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“We’re More, and We’re Not Afraid”

A woman holding a Puerto Rican flag among other protestors
Protesters gather outside the governor’s mansion in San Juan, Puerto Rico, on Monday, July 15, 2019. © Erika P. Rodriguez/NYTimes/Redux

Two years after Hurricane Maria, Puerto Ricans have come a long way in charting their path towards a just recovery. They have done this by organizing their barrios, mobilizing collective resources, and pushing back against recovery efforts that prioritize the wealthy developers that want to take advantage of the island’s vulnerability with disaster capitalism strategies. This summer, thousands of Puerto Ricans mobilized to oust Governor Ricardo Rosselló—who was found to have not only misused public funds [in Spanish] post-Maria, but also laughed with his closest allies at people whose lives were lost after the storm. This movement was amplified largely in part by the presence of young and queer people of color who dared to take the streets—people who have been protesting for years now, pushing back against austerity measures, budget cuts to education, and the machista and homophobic violence that has taken the lives of over 40 women and queer people in the last two years. The Open Society Foundations’ Puerto Rico project is proud to support young people via our institutional and individual grant-making programs, and we are proud to share the voices of two of these youth who dared to say “presente” in the recent protests and who happen to be part of our first cohort of Puerto Rico Youth Fellows.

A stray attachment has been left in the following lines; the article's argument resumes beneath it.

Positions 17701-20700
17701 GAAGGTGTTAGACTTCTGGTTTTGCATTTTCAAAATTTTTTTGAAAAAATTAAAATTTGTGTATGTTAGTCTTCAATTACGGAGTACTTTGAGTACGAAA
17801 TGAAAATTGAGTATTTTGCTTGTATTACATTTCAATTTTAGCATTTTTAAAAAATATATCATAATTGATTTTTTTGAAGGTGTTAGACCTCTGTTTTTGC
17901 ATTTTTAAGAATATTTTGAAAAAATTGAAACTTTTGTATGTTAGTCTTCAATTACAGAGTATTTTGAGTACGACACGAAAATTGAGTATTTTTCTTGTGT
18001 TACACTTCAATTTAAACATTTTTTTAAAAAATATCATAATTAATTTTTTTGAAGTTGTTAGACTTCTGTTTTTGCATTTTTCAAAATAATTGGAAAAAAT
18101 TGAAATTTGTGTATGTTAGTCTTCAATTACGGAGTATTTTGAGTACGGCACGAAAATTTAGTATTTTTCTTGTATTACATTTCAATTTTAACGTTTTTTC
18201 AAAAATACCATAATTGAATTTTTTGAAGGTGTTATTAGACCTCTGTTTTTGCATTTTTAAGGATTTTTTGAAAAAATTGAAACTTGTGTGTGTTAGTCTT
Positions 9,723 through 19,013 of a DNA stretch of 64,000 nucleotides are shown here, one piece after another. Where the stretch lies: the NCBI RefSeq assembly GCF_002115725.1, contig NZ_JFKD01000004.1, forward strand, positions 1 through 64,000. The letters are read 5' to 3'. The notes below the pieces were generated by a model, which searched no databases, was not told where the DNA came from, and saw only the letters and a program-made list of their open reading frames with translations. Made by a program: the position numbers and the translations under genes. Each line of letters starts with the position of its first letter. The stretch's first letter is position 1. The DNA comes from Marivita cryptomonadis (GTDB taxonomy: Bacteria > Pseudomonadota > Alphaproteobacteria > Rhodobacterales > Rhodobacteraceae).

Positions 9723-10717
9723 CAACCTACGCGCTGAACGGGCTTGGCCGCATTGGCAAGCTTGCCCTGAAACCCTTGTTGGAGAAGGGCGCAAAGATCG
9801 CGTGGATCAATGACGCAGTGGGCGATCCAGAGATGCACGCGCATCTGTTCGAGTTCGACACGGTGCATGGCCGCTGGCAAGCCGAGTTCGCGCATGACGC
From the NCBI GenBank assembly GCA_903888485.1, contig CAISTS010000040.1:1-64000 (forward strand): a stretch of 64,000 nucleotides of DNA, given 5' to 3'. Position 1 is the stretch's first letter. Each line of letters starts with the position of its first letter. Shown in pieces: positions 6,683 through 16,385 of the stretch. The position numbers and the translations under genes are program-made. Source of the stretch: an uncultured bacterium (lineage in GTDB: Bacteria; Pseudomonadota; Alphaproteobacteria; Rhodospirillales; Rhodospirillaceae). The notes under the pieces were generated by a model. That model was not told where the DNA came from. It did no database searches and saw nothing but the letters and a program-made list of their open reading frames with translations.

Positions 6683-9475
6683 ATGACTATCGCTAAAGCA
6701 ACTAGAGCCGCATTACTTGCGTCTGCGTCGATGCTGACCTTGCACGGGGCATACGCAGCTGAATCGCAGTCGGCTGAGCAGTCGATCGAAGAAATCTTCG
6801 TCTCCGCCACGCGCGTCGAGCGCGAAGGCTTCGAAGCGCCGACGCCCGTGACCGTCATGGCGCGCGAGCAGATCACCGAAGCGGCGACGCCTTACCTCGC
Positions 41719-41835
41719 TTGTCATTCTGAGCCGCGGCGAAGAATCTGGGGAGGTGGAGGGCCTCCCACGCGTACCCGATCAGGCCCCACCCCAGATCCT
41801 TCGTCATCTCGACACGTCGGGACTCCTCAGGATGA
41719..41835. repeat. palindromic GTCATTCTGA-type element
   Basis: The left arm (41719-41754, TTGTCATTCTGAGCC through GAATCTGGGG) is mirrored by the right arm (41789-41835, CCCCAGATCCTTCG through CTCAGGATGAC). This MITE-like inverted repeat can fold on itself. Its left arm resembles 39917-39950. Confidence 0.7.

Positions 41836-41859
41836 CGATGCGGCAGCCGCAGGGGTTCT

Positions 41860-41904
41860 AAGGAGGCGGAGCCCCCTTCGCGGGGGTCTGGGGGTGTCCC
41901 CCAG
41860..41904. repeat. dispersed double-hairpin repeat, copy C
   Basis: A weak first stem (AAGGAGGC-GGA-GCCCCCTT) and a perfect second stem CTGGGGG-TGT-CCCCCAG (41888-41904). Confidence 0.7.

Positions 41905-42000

In a matter of days, Puerto Rico’s history changed forever. For years, Puerto Ricans were held down by U.S. colonialism, which kept us asleep. But we have awakened, and you now hear the roar of many, demanding justice for their islands. Reporters revealed private chat messages in which government officials conspired against the people of Puerto Rico. The disclosure of homophobic, transphobic, misogynist, and fat-phobic messages read on Telegram awakened our fellow Boricuas and spurred us to demand the immediate resignation of Puerto Rico Governor Ricardo “Ricky” Rosselló—who, with his words and those of his partners, offended virtually every single Boricua in one way or another. 

For 14 days, masses of people mobilized in front of the Fortaleza, the San Juan mansion where the governor of Puerto Rico resides, to demand Rosselló’s resignation. The people of Puerto Rico united as one to proclaim #RickyResign, and, with total determination, began massive protests, forging a creative movement with telltale signs of revolution. With acrobats, motorcyclists, and kayakers demonstrating in the sky, on land, and in the sea, Boricuas were more than determined to change their destiny. Multiple initiatives emerged, such as “balls” organized by LGBTI communities, showcasing a variety of dances like bomba, plena, and even reggaeton—Puerto Rican cultural dances meant to demonstrate discontent. On the final night of protest, Boricuas embraced the #PerreoCombativo, named for reggaeton and dancing which took place on the night the governor resigned.